How to improve ways of working for 70,000 Co-op colleagues

Where do you start?

The Co-op employs nearly 70,000 people, across six main businesses, Food, Banking, Insurance, Legal, Funeralcare and Electrical. It also has many divisions within those (for example Co-op Digital) who also have different needs within each business.

Co-op opening in Rochdale

Co-op opening in Rochdale” (CC BY 2.0) by The Co-op Group

It’s a complete minefield for research which covers the breadth of the business. For example, the needs of Food employees in Manchester differ significantly to those within Funeralcare homes in Leeds.

We were working on behalf of Co-op Digital, a relatively new organisation within the Co-op. They asked us to work with their IT department who were about to embark on a massive project to improve ways of working and cross-team collaboration on things like file sharing and communication with each other and with external parties outside of the business.

One Angel Square

One Angel Square” (CC BY 2.0) by The Co-op Group

Understand how people work together

We wanted to understand how people are currently managing to complete tasks on a daily basis. We hypothesised: “people are trying to get a job done, and the route to completing that task is troublesome”. We had some insight from the team that this might be true, so we focused on asking questions about how people currently complete tasks, and observing that rather than just asking people what they want.

We needed to answer a few simple questions about Co-op colleagues:

  1. How does this person work?
  2. What do they struggle with day to day?
  3. How do they communicate with other colleagues?
  4. Hypothesis: How might we help?

“people are trying to get a job done, and the route to completing that task is troublesome.”


We explored the jobs people are trying to get done and how they complete those tasks. It often (in Angel Square) covered software solutions such as using Excel to plan shifts or balance finance sheets or using WhatsApp to share photographs between a team. To explore what the real need was though we needed to remove these solutions from the conversations. We designed a hypothetical scenario to understand how someone would solve the problem without their current solution. Their existing solution was often a short-term solution masking a more significant problem.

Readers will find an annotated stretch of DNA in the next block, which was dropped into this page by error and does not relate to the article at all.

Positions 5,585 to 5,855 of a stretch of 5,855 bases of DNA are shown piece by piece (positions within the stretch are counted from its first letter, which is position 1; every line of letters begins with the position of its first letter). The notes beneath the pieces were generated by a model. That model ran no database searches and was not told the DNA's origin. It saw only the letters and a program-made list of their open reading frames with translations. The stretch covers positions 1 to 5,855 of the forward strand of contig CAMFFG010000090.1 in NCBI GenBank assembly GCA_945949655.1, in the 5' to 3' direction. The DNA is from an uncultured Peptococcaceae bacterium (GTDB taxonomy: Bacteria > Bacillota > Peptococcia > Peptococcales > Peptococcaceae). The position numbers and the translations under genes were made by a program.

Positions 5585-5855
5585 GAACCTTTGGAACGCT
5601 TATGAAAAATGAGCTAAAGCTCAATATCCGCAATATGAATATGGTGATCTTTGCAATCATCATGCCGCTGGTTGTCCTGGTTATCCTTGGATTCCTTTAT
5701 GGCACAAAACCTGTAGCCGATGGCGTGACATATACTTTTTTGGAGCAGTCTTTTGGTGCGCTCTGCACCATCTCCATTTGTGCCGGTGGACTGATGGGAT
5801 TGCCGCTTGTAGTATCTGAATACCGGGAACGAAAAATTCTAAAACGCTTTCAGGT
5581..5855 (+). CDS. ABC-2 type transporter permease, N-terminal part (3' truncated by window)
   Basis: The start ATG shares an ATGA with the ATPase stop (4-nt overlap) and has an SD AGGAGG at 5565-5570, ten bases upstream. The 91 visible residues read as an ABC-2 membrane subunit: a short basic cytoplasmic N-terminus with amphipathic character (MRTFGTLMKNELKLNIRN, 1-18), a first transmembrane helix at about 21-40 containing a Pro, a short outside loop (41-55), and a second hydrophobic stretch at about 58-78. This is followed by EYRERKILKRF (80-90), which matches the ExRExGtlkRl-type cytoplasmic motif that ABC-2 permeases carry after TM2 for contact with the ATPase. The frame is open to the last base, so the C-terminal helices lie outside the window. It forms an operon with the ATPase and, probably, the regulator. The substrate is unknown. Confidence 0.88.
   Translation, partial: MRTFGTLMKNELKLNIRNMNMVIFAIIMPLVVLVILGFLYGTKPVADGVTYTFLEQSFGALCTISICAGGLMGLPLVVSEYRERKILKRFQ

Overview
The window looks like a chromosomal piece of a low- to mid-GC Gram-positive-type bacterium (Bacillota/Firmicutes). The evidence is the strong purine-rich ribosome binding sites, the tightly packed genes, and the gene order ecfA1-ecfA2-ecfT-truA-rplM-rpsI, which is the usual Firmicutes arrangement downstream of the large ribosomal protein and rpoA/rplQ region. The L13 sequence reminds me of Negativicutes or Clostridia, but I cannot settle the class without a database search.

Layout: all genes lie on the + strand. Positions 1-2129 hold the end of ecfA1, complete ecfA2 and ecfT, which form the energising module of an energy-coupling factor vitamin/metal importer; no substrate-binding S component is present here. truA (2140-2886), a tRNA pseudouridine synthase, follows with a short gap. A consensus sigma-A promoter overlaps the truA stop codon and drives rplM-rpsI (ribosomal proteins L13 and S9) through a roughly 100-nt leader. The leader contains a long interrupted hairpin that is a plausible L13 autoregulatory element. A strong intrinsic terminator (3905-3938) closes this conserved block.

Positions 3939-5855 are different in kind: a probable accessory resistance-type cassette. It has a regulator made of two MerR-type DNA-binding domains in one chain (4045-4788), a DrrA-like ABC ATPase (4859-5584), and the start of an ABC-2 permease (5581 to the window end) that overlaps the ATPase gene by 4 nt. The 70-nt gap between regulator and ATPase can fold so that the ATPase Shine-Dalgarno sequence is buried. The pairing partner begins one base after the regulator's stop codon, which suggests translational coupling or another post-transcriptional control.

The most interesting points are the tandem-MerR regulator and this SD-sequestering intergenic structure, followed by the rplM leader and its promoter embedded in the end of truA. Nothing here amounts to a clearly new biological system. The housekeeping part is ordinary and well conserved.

“If we were to remove [the most important tool] from you, how would you go about getting this task done?”

That question often dug out the core need. So we developed from the useless “I need to use WhatsApp” to the useful “As a publicist, I need to share media from an event so that I can send these to my team to publish them in real time”.

A Co-op User Need

After starting the interviews, we saw a pattern of colleagues solving their own needs and having issues with some policy procedures, so we added in two more questions we needed to answer:

  1. What needs have colleagues solved for themselves?
  2. What does the business block?

Context is critical

A photo of Co-op retail depot

If you don’t manage to see where your users work you’ll struggle to design for their needs. We encourage understanding context in addition to understanding what people are trying to do.

We needed to see how some of the harder to reach Co-op colleagues work together, and how their time is managed each day. To gain more insight we visited various Co-op businesses (Insurance, Food stores, Food depot at Lea Green and Funeralcare homes) to see how the way they work might be affected by introducing new tools.


The Collaboration team Some of the methodologies we follow in the digital industry are challenging and different. It’s all still a new practice of delivering digital services instead of low-level solutions and concentrating on user needs, not requirements in addition to other processes such as Scrum. The team at the Co-op are very experienced and extremely good at what they do. That mentality and skill meant we all developed our unique method of delivery as a team combining two different ways of working into one.


Our research suggested that a software solution (Co-op were evaluating Office 365 and G-Suite in parallel) would solve some of the collaboration issues we observed, but without structural change to Governance and Policy and a shift in framing the problem, it was likely to be less successful. We had some (not exhaustive) examples of problems to solve culturally:

  • If users can’t enable their webcam due to security concerns, for example, video conferencing would be impossible.
  • If users can’t access the WiFi from their mobile this would restrict how they work with colleagues
  • If users can’t do [the thing they’re trying to do] with Co-op solutions, they will create their own solutions and solve their individual needs
  • If users misunderstand Governance they can often give up trying to complete a task they’ve not necessarily even started

James Boardwell (Head of User Research) from Co-op Digital said “This was a really hard topic to research because as work and personal lives blur it’s becoming messier to mandate a way that people have to get jobs done - we’re using different products for different jobs and contexts e.g. Slack, WhatsApp, facebook, Google (Android). If organisations mandate ways to work that don’t work well for users they’ll find their own happy path to get a job done.”

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